Ventral part microreticulated, but reticulation on median part of metaventrite almost imperceptible. Lateral parts of metaventrite, metacoxal plates, and two basal abdominal ventrites with large setigerous punctures. Punctures on metaventrite coarser and more densely distributed than those on other ventral parts. Abdominal ventrites 3–6 with sparsely distributed fine punctures.

Male: claws of fore legs thin, only weakly curved. Median lobe of aedeagus in ventral view ( Figure 2L View Figure 2 ) with thin apex curved to left. In lateral view, apex slightly angled downward (in last fourth of length of median lobe). Paramere as in Figure 2M View Figure 2 .

Female: without conspicuous external differences to male.

Differential diagnosis. The new species is most similar to H. anatolicus . It can be distinguished by the elytra being less tapered to apex, a subparallel pronotum with the maximum width near the midlength, a shiny dorsal surface in females, and the shape of the median lobe. The apex of the median lobe is broader and clearly curved to the left in H. kurdistanicus sp. nov., whereas it is very thin and almost straight in H. anatolicus .

Etymology. The name is derived from “Kurdistan”, an ancient region inhabited predominantly by the Kurdish tribe, recently divided between Turkey, Iran, Iraq and Syria.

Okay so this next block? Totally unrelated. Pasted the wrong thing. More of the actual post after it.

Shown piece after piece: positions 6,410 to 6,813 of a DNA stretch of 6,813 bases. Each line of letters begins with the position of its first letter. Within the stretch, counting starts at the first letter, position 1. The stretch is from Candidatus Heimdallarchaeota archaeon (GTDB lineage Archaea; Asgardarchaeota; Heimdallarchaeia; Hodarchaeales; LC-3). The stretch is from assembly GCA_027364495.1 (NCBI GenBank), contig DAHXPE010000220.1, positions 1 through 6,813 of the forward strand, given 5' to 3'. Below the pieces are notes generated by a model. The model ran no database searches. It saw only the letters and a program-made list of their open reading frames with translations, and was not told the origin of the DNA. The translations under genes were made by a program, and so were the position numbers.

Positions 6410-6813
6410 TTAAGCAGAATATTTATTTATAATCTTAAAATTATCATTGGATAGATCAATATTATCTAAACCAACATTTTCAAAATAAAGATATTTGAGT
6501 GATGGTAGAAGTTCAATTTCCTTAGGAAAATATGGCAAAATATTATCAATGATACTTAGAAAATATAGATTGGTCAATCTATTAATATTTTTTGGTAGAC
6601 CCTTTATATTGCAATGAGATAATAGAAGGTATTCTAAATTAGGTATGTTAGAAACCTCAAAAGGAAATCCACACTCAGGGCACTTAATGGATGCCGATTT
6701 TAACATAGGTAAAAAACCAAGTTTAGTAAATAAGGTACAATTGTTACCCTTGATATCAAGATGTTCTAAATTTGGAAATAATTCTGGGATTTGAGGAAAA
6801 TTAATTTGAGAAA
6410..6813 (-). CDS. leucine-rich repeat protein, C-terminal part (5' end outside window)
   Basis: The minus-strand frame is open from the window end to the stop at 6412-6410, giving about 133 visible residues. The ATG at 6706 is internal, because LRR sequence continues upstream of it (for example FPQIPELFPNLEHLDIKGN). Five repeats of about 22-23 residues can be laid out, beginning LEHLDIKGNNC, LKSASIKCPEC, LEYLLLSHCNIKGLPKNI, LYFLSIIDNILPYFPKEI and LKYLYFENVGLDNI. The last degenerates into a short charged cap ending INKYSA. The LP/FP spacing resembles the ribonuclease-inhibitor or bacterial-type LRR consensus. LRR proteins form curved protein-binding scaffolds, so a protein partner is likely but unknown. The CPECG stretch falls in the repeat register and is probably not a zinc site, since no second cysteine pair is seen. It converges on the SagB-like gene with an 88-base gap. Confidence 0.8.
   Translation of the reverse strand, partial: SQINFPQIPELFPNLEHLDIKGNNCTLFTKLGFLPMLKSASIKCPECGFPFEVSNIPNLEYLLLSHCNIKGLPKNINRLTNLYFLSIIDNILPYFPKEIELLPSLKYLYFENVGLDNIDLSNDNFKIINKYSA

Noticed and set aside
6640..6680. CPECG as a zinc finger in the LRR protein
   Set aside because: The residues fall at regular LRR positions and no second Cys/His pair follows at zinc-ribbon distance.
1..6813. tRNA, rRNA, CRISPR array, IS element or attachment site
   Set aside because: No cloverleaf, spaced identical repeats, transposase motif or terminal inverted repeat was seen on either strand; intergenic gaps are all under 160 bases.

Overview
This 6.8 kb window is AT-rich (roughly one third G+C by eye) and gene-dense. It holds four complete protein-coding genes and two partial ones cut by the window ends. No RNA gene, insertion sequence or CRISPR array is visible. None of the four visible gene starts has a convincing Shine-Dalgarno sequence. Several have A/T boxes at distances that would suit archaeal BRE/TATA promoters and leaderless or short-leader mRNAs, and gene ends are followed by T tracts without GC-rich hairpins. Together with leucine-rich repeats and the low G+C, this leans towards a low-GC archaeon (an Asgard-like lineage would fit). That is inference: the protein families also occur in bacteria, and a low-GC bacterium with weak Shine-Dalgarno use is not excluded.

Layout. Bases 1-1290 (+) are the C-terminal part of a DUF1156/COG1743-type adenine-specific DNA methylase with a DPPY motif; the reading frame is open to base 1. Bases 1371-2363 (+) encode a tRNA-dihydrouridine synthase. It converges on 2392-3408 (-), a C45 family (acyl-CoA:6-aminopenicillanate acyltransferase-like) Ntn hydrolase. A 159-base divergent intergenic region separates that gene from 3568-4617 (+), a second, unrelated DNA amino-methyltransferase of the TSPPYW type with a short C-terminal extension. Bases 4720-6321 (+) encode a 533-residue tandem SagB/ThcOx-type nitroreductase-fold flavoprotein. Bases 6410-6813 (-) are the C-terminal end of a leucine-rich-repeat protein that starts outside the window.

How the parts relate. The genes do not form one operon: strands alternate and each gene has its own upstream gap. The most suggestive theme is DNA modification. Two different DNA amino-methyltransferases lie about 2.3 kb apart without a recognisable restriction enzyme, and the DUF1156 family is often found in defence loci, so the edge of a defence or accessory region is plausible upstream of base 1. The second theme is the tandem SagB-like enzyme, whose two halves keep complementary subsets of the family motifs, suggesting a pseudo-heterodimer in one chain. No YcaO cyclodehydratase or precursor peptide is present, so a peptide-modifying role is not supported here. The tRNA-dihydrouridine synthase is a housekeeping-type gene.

Habitat. Collected in seepage of a stream with a gravel bottom. Distribution. So far known only from two close localities in Van province, south-eastern Turkey ( Figure 6 View Figure 6 ).

Geometric morphometric analysis

Before the main analysis of differences in body shapes between the taxa recognized above, shape differences between males and females were tested to explore the influence of sex on body shape, using a permutation test for two multivariate groups. Although the analysis was limited by a low number of specimens available for the study, significant sexual dimorphism in body shape was found in H. bodemeyeri bodemeyeri and H. anatolicus koksali , in which males are characterized by relatively smaller pronota in comparison with females ( Figure 3B,E View Figure 3 ). Differences between sexes were insignificant in H. bodemeyeri guignoti , H. b. cariaensis and H. a. anatolicus , and could not be reliably tested in H. cuprescens and H. kurdistanicus in which too few specimens are available for study ( Table 1).

Sexual dimorphism in some taxa suggests that males should be analysed separately from females to obtain reliable data on body shape differences between the species/ subspecies. However, such a subdivision into males and females causes a decrease in the number of specimens within each group, which could bias or totally rule out statistical analyses in some taxa. For this reason, two parallel analyses were performed: (a) without distinguishing sex (i.e. resulting in larger groups but not reflecting the sexual dimorphism in some taxa); and (b) with sexes subdivided within each taxon (i.e. resulting in smaller groups ruling out the statistical analysis in some pairs of taxa).

Sexes not recognized